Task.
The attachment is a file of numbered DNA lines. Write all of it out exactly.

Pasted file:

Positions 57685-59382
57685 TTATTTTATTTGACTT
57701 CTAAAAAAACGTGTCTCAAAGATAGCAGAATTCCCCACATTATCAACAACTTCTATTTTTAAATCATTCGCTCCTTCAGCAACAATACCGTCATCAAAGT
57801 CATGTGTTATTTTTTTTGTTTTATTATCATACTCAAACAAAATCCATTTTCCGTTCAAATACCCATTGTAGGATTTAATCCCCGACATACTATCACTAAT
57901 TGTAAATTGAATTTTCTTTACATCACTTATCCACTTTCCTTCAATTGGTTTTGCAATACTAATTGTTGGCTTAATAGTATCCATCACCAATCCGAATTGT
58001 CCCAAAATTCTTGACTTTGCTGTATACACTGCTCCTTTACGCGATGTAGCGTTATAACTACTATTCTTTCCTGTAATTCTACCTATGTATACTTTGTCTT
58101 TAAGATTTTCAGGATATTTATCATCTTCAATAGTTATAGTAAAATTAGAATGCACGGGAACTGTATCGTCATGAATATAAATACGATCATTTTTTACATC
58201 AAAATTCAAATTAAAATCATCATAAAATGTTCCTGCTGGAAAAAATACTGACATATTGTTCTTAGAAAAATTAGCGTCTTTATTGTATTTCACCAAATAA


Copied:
Positions 57685-59382
57685 TTATTTTATTTGACTT
57701 CTAAAAAAACGTGTCTCAAAGATAGCAGAATTCCCCACATTATCAACAACTTCTATTTTTAAATCATTCGCTCCTTCAGCAACAATACCGTCATCAAAGT
57801 CATGTGTTATTTTTTTTGTTTTATTATCATACTCAAACAAAATCCATTTTCCGTTCAAATACCCATTGTAGGATTTAATCCCCGACATACTATCACTAAT
57901 TGTAAATTGAATTTTCTTTACATCACTTATCCACTTTCCTTCAATTGGTTTTGCAATACTAATTGTTGGCTTAATAGTATCCATCACCAATCCGAATTGT
58001 CCCAAAATTCTTGACTTTGCTGTATACACTGCTCCTTTACGCGATGTAGCGTTATAACTACTATTCTTTCCTGTAATTCTACCTATGTATACTTTGTCTT
58101 TAAGATTTTCAGGATATTTATCATCTTCAATAGTTATAGTAAAATTAGAATGCACGGGAACTGTATCGTCATGAATATAAATACGATCATTTTTTACATC
58201 AAAATTCAAATTAAAATCATCATAAAATGTTCCTGCTGGAAAAAATACTGACATATTGTTCTTAGAAAAATTAGCGTCTTTATTGTATTTCACCAAATAA